Jupiter’s iconic Great Red Spot is a 10,000-mile-wide (16,000-kilometer-wide) storm that has been raging since at least the 1800s — and possibly for more than 350 years. Observations with NASA’s Juno spacecraft previously indicated that the vertical extent of the Great Red Spot is over 120 miles (200 kilometers), consistent with a storm feature that develops deep in Jupiter’s atmosphere. Since NASA’s Voyager spacecraft visited Jupiter in 1979, the Great Red Spot has shrunk from about the size of 1.8 Earths to the size of about 1.3 Earths today. 
NASA’s Juno spacecraft has imaged the Great Red Spot numerous times, providing unique information on the details of how the Great Red Spot dynamically changes while it is shrinking.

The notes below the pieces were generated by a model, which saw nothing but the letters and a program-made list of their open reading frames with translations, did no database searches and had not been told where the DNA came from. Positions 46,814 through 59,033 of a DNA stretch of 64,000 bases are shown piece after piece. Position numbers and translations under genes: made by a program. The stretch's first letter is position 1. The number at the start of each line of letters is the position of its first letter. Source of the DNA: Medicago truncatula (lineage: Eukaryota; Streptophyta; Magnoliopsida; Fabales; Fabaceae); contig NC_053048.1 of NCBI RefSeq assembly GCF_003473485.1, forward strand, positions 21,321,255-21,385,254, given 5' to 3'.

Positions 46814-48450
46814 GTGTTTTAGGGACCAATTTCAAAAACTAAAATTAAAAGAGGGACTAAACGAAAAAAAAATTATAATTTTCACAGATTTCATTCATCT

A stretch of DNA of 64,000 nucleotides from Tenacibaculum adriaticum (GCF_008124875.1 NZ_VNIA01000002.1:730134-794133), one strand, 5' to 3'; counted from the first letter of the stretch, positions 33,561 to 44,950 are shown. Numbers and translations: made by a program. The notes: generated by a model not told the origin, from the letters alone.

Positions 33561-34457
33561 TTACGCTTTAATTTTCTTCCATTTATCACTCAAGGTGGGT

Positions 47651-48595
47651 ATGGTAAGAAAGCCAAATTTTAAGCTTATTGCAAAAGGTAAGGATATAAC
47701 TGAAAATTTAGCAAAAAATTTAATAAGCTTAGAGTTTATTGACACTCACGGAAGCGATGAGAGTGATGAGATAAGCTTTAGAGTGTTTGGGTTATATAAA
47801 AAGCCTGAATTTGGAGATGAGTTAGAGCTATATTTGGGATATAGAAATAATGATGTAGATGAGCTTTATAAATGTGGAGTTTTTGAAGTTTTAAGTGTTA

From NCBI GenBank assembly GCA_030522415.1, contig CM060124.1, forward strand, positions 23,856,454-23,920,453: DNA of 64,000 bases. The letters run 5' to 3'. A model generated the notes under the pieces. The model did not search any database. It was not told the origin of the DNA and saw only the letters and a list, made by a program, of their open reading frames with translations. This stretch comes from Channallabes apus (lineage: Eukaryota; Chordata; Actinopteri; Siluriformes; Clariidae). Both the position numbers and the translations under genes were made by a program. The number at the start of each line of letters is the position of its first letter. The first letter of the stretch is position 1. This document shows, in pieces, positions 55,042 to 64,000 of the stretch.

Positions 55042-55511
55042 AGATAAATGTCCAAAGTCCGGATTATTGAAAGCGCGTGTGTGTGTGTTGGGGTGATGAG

This montage includes five map-projected mosaics of the giant storm, processed from images obtained by the JunoCam imager during several orbits between July 2017 and July 2019. The mosaics show how the Great Red Spot and nearby areas have changed over the course of the Juno mission. 

Will the Great Red Spot continue to shrink?  Only time will tell, but as we study Jupiter’s atmosphere, we learn more about how weather systems work, both on giant planets such as Jupiter and Saturn and also on our own home, Earth. 

Citizen scientist Björn Jónsson created this montage using JunoCam data. The images cover latitudes from about 5 degrees to 38 degrees south.

JunoCam's raw images are available for the public to peruse and process into image products at https://missionjuno.swri.edu/junocam/processing.

More information about Juno is at
https://www.nasa.gov/juno  and https://missionjuno.swri.edu.
Image credit:
Image data: NASA / JPL-Caltech / SwRI / MSSS
Image processing by Björn Jónsson, © CC NC SA 3.0